6. If you must be friends with your neighbours, let it be a cautious friendship, it is better to be seen  as being standoffish than to be sorry. Do not allow incessant unchaperoned visits especially when the child is underage. And do not turn your neighbours into your child minder. There was a reported case of a female neighbour, (reported by the victim herself when she came of age), herself a mum who abused a female child till she entered the age of puberty, and then the son took over because she spent all her growing up years at the neighbour’s.

7. Those of us that do extended family, it is time to reconsider it, ask yourself this question, is it worth it? no sacrifice is too much for your child. After all you can love your extended family from afar by providing cash, scholarship, helping them to secure accommodation, setting them up in business etc. Experience has also shown that such extended family people prefer one-off windfalls to having to reside with you. Most of us use the extended family members as cheap labour, that’s why we keep them anyway.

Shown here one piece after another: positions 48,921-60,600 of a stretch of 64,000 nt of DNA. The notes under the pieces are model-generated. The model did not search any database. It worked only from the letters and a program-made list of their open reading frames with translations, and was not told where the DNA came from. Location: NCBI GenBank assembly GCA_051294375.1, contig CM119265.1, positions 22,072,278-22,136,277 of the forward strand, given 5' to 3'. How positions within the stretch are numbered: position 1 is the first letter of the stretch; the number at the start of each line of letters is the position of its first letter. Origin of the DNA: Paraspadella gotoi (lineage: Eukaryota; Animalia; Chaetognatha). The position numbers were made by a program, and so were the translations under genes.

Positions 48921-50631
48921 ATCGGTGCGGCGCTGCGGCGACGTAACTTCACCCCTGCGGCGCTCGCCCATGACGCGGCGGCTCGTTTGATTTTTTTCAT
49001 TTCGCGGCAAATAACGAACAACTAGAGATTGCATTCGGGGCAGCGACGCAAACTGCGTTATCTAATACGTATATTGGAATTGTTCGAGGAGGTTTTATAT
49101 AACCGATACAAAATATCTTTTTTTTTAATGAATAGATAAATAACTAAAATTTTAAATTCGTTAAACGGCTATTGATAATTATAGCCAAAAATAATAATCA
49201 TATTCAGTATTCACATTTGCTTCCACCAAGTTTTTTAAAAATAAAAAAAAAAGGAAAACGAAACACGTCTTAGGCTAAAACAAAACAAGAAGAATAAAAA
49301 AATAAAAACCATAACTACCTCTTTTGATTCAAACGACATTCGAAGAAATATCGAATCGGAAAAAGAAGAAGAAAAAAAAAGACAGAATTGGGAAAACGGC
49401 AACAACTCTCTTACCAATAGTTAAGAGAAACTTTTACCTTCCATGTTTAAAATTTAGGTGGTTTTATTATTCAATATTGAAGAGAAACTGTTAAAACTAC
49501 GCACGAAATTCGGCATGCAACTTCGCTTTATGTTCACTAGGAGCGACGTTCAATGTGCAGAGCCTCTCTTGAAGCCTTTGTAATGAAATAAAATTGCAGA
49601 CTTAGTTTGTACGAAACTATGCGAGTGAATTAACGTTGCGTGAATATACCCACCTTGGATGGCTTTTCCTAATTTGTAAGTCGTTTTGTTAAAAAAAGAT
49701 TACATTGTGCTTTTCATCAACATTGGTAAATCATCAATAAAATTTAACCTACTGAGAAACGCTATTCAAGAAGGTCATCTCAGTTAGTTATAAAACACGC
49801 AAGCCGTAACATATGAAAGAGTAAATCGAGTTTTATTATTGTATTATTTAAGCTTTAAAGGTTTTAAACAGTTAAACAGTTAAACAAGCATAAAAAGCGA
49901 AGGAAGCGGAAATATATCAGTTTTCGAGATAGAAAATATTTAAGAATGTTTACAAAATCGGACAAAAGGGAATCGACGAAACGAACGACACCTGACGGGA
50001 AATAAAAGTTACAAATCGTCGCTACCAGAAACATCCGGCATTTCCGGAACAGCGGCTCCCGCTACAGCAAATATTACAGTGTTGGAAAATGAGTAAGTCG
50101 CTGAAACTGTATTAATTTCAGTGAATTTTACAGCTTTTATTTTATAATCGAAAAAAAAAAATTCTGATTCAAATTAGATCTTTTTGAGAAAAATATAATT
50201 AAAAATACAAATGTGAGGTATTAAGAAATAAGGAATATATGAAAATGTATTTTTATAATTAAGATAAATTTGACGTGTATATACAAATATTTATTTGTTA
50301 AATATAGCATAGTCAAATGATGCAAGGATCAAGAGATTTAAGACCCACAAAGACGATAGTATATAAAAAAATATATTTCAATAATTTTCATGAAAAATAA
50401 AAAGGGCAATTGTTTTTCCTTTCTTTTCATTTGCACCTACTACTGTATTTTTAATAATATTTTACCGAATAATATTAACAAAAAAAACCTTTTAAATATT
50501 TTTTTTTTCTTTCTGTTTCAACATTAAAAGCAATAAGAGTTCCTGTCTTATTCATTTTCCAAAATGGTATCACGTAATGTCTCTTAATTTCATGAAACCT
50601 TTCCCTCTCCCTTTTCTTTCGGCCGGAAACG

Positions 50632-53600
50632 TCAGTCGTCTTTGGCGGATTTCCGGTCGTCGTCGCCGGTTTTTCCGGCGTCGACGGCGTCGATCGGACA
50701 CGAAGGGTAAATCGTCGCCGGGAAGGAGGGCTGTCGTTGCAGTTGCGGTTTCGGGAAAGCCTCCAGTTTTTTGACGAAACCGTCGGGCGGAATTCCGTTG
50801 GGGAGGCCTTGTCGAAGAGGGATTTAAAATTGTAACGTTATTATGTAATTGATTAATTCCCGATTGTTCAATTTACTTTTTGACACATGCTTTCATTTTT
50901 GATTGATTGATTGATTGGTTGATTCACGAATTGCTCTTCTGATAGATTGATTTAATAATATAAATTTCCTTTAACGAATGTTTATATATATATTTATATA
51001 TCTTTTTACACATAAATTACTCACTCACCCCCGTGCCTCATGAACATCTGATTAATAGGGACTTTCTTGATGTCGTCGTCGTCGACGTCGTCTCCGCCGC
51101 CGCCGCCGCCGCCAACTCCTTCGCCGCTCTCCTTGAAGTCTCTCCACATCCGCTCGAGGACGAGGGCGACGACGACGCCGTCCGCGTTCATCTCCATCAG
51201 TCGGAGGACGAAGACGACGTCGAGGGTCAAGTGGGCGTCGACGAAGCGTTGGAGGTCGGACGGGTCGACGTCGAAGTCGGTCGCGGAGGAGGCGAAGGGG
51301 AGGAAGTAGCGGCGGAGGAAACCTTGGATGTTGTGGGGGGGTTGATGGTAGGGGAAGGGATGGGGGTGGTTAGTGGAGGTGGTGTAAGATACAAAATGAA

8. Do not turn your home into a stop over motel or a ‘bed and breakfast’, pay for accommodation for your friends coming to town, after visiting, they can go to their hotel to pass the night.

9. If your child is of primary or secondary school age, do not drop them too early in the morning in school, this will prevent them from being exposed to abuse by school security guards and male teachers that come early for that purpose. 

10. On school runs, do not let any uncle be the one to be picking your child from school especially a child of the opposite sex, it is the height of stupidity to do this and to give the uncle transport fare for one person. It means the uncle would ‘lap’ the child, that is like given tacit approval for sexual abuse, I have had to slap one uncle on a bus when he sat in a corner in the rear with a female child firmly in his lap, a faraway look in his eyes and some up and down grinding movement going, the slap was so hot that he landed straight back to reality, the faraway look replaced with that of guilt ( I could not have been more than eighteen then). In fact any time I come across such and the parent is in the vicinity, I quickly corner them for a little talk on the apparent potential danger and I have had to do this on more than three occasions.